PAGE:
Chinese director Chen Kaige talks to Liz Shackleton about balancing commercial and creative concerns in the world’s fastest-growing film market.

Chen Kaige

 Chen Kaige, who won the Palme d’Or at Cannes in 1993 for Farewell My Concubine, tackles the martial arts genre for the first time in Monk Comes Down The Mountain, which Sony co-produced with local production houses New Classics Media Corp and Beijing 21st Century Shengkai Film.

Based on a novel by martial arts writer-director Xu Haofeng, the film stars Wang Baoqiang (Lost In Thailand) as a Taoist monk who is forced to leave his temple and live in the big city, where he meets a series of ‘masters’, some well-meaning, some evil, as he attempts to figure out his role in the real world.

Aaron Kwok and Chang Chen play two of the martial arts teachers he encounters, while Lin Chiling plays the cheating wife of his first benefactor.

While the underlying message is based on Taoist philosophy, Chen has delivered an action-packed and occasionally slapstick commercial movie that topped the China box office with $38.25m in its opening four days.

Why did you decide to make a martial arts movie?

I read Xu Haofeng’s novel and thought the characters were very unique. The male lead He Anxia is orphaned and grew up in a temple, but all of a sudden needs to join society. What he learned on top of the mountain doesn’t work well in the real world, so I guess that’s the reason I liked this novel. The Leslie Cheung character in Farewell My Concubine also grew up in an isolated environment – the Peking Opera school – so it’s a similar situation.

Did you want to bring something new to the wuxia tradition or stay faithful to the genre? 

Chinese cinema has a wonderful tradition of wuxia films based on the works of famous authors such as Jin Yong and Gu Long, but I strongly feel its time to reform the genre because in recent years wuxia movies didn’t work that well in the market. I think the audience got tired of the characters fighting for no reason. So I talked with my action director [Ku Huen Chiu] – who is a student of Yuen Woo-ping and worked with Stephen Chow – to come up with something very fresh.

I think Chinese martial arts cinemas needs to resolve two problems – firstly, the audience needs to be emotionally involved. There needs to be a reason why the characters are fighting. And we also have to successfully combine the older traditions of martial arts filmmaking with visual effects.  

What level do you think the Chinese industry has achieved in terms of VFX?

I think Chinese cinema is at a turning point – quality movies were made in the era of central planning, and now all of a sudden there’s a market, but you don’t really see a lot of quality movies any more. Why is that?

We have really strong competitors at the gate – and I’m not saying that all American movies are good – some can catch your eyes and never catch your heart. But I think Chinese cinema is having the same problem right now. People want to make a small investment to make huge money, but you have to spend money before quality can be guaranteed. And you have to find the right balance between imagination and technology.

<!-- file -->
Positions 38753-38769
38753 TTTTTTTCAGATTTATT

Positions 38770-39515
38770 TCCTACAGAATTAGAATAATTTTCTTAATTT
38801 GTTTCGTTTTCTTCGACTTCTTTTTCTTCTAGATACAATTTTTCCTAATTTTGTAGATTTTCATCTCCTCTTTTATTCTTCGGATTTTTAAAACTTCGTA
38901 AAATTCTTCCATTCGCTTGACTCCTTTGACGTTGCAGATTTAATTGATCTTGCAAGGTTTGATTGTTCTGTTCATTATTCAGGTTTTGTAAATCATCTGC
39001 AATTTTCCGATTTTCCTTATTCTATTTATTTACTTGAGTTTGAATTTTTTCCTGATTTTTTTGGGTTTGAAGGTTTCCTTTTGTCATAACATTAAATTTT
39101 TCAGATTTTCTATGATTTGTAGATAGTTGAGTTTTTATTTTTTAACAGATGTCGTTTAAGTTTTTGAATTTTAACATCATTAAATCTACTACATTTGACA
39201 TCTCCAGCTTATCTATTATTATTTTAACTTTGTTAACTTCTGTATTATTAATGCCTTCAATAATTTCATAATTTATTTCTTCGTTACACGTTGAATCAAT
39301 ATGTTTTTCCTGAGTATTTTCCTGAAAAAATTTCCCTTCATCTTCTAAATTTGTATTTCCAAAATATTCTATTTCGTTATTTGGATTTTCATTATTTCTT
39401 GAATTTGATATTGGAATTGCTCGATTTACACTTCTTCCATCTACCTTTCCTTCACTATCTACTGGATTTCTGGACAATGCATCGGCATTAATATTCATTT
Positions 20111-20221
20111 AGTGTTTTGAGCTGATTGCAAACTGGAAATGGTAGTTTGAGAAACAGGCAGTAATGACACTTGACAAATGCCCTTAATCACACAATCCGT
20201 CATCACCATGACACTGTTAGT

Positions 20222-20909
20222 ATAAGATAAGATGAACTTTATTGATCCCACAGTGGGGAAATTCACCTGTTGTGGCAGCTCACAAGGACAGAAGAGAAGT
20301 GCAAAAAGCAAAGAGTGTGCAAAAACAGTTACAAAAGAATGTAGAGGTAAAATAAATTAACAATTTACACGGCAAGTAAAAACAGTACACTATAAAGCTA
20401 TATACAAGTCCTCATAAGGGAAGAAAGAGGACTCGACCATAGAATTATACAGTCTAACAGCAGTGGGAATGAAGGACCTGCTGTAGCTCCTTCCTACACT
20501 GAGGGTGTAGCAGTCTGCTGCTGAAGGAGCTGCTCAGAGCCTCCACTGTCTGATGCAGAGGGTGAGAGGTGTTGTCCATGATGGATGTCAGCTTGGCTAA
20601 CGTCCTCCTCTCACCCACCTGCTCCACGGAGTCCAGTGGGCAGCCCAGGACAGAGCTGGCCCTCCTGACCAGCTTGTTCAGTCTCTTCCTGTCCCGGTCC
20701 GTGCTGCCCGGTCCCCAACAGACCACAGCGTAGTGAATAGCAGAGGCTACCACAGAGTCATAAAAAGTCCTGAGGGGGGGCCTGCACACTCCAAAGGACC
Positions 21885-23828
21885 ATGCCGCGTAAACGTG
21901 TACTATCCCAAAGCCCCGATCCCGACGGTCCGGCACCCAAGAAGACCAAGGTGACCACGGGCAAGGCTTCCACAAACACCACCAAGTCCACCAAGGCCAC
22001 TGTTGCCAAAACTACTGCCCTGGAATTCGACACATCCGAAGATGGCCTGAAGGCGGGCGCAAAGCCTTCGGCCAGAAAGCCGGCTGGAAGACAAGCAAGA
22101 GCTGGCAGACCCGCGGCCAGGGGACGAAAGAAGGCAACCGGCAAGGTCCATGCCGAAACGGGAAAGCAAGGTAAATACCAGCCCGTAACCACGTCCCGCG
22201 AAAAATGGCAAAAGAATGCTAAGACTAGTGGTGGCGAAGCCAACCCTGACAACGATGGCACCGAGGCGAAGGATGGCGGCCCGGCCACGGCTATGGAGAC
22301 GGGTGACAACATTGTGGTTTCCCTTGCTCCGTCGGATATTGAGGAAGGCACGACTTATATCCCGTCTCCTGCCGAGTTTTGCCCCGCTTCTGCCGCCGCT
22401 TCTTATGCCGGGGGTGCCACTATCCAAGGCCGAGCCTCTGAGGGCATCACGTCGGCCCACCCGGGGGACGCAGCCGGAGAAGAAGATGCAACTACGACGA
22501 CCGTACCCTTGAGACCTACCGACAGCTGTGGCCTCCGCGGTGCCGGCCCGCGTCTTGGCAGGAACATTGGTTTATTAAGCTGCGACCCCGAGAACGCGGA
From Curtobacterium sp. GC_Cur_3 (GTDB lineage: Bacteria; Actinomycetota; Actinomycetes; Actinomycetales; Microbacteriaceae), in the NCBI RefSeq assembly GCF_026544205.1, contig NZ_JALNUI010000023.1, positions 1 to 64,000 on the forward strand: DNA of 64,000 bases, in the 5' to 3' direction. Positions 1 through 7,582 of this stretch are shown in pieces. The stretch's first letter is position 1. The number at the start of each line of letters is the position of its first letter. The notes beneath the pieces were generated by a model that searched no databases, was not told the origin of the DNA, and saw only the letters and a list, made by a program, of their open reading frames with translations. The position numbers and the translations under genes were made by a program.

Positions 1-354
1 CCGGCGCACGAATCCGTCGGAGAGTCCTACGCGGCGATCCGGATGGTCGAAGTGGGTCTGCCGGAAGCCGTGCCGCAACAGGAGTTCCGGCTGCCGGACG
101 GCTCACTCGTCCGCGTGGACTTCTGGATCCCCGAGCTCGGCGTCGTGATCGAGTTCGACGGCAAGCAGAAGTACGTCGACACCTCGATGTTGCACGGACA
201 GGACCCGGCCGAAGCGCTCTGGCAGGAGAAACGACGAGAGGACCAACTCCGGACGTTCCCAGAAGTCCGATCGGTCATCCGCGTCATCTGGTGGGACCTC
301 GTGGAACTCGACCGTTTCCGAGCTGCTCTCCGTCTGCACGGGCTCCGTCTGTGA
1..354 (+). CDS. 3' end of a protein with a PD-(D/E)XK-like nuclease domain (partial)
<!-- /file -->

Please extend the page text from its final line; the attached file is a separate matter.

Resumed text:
The Chinese industry is learning the technology, but you cannot do a good movie without imagination. Some people in the West say that Chinese people are very smart, but sometimes the problem is a lack of creativity. I hope that in this industry, the filmmakers allow themselves to be more free and think visually about what they can achieve. Otherwise we can’t compete against Hollywood.

Chinese literature is imaginative, so is it just a matter of time before filmmakers learn how to compete?

Perhaps, but the issue we face is how do you make a quality movie with interesting commercial ideas, because the market is huge, and you can’t just ignore that. It’s very different from 20-25 years ago when there was no market at all so you could just focus on your artistic creativity and make a smaller movie that explores human nature and so on. Now we have to make the film for the audience. Hou Hsiao-hsien recently said that the art film is dead, and I’m not so sure about that, but it’s difficult for young filmmakers to do pure art movies.

You spent a few years in development and pre-production on this movie. Is that another problem that too many Chinese films are rushing into production too soon?

It’s pretty normal in the West to take two to three years to develop a project, but here you are given the script after one month. You know that the script is not good enough but you have to go ahead and start shooting anyway. The shooting will last another month and a month for post-production. It’s not right – you can’t make a good movie in three months.

I told the investors that I needed a long time to make this movie – particularly during pre-production – and I only wanted to work with one unit, so we took seven and a half months to shoot. I guess you have to know what you want as a director and then fight for it.

Do you have the international audience in mind when making your films?

It’s hard to say but when China wasn’t that strong economically, the Western audience was interested in Chinese cinema, they wanted to see what was going on, and now the economy has grown, they’ve lost their interest. I don’t know if that’s because of the culture gap. We still have a lot of obstacles to face here, so we should develop this market first, but I hope more of our young students who love cinema will study abroad and gain a different vision of international cinema. Probably, I have hope for the next generation.